Jodie Foster’s film The Brave One with its total lack of a moral center that argues vengeance and murder are good.
Eastern Promises has an intriguing thriller of a story with wonderful acting, but the bloody violence is
unwatchable. The Kingdom continues the violence in a traditional action-picture way and adds pretty pedestrian
In mid-October the new George Clooney film Michael Clayton arrived. It is about a troubled lawyer in New
York City who cleans up mistakes and messes for a large firm. Clooney is terrific in the title role as a man who carries
the weight of the world. He struggles to keep everyone else happy as he finds himself in the middle of evil deeds done by
an agricultural corporation his firm is defending.
With its total lack of trust in the institutions of large corporations or government, Michael Clayton has
the feel of a 1970s movie. Yet it doesn’t have the complete cynicism or darkness of that time. Step by step, the
overwhelmed hero can push through the nightmare.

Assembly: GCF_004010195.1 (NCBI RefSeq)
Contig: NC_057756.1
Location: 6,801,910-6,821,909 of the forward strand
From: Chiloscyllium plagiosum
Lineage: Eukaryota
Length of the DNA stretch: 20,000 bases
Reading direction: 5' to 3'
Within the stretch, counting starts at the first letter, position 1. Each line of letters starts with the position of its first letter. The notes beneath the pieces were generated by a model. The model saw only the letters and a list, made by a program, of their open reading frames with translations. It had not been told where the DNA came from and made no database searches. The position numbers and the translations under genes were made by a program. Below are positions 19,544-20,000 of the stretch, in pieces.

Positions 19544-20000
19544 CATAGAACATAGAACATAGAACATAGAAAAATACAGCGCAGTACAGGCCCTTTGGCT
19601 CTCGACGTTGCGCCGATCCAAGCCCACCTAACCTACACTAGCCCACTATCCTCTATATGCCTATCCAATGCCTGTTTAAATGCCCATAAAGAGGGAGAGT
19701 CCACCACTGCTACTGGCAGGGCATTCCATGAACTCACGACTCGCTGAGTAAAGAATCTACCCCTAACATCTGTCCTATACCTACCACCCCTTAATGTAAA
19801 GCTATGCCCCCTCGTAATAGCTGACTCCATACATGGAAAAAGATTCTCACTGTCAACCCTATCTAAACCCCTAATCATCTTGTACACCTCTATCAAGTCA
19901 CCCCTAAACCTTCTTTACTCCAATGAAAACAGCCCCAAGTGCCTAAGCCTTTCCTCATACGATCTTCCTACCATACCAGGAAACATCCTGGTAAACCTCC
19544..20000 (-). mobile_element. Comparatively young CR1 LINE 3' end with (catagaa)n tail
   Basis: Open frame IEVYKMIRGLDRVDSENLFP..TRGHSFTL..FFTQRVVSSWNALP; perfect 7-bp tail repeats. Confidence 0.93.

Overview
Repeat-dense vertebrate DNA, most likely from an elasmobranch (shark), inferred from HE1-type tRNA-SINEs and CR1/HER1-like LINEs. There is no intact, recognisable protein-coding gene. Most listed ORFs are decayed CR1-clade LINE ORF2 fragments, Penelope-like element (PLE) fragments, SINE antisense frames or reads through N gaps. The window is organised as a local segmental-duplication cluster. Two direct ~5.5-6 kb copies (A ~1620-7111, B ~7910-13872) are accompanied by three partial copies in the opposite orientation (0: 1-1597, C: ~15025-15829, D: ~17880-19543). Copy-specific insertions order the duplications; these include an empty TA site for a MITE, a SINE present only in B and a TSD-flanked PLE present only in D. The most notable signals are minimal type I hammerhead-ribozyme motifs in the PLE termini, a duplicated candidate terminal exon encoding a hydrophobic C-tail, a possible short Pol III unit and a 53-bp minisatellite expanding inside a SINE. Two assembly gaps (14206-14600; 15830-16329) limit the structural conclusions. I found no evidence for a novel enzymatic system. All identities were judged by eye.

Tom Wilkinson plays a top litigator of the New York firm of Kenner, Bach and Ledeen, who has been working for years
defending a multinational conglomerate called U/North. He suddenly finds a key piece of evidence that directly ties known
malfeasance involving death and illness of ordinary people to the highest levels of the company. But at the same time he
seems to be suffering from a mental breakdown that will not allow the truth to be heard.
As he tries to be the “fixer” of what his company sees as a complicated mess, Michel Clayton slowly comes to
believe that the Wilkinson character is correct in his beliefs that corruption is spreading its tentacles out from U/North
to the highest echelons of his own firm.
The panicky chief counsel for U/North (Tilda Swinton) unleashes a series of events that seem to endanger Michael
and the people he holds dear.
Clooney, Wilkinson, and Swinton are picture perfect in their superb acting. Director/ writer Tony Gilroy creates a
menacing world filled with isolation and terror without using the gory violence of other films this season.
The expansive landscapes that are said to be suburbs of New York City look too broad and unpopulated. The credits
tell us that what is presented as New York State was filmed in Iowa. Early on a scene from the streets of New York City has
spring blossoms while the rest of the film takes place in winter, sometimes with snow. The problem is that the story is
only four days long.
And yet Michael Clayton is well deserving of nominations and awards. Let us hope more such films come down